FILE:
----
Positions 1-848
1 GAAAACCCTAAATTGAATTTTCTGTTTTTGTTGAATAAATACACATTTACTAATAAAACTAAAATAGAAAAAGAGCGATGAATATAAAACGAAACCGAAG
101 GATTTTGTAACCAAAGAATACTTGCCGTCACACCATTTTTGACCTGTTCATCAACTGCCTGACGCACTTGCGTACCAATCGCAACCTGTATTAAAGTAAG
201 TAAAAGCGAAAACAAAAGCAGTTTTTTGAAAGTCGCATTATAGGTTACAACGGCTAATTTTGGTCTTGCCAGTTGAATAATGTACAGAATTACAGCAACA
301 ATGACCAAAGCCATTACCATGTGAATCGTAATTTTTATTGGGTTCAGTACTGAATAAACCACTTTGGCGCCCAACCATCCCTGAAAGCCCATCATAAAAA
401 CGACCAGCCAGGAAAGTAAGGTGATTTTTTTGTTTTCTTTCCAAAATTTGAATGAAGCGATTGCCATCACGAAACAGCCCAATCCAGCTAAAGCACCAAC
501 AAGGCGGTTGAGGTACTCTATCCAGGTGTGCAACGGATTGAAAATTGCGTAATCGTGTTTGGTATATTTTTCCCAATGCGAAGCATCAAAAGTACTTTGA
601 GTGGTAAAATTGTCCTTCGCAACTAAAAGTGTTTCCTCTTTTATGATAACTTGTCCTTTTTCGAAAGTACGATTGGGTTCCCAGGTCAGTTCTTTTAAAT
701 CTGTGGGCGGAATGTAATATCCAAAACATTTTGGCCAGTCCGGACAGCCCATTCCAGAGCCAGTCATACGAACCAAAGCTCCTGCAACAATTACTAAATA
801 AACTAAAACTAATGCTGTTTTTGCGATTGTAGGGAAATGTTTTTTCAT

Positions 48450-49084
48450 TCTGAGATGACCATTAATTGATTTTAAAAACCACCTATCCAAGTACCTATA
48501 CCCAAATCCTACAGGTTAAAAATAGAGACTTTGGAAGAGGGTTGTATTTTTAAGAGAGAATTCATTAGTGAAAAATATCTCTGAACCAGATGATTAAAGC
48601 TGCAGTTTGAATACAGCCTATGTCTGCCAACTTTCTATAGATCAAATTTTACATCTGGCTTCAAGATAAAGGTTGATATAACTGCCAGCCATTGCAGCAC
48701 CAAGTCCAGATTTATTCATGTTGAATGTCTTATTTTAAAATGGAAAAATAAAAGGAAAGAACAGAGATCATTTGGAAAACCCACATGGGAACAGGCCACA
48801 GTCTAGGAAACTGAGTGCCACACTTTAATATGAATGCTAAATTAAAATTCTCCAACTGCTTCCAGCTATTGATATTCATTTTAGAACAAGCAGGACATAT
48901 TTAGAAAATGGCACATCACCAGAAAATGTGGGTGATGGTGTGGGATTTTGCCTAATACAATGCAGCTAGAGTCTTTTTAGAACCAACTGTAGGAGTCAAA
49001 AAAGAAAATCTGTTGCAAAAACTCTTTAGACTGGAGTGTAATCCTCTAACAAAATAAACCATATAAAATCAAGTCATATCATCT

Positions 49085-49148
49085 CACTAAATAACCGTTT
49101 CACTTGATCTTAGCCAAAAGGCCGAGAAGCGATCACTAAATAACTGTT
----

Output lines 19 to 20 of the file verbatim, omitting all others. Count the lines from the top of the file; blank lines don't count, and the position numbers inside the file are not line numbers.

Positions 49085-49148
49085 CACTAAATAACCGTTT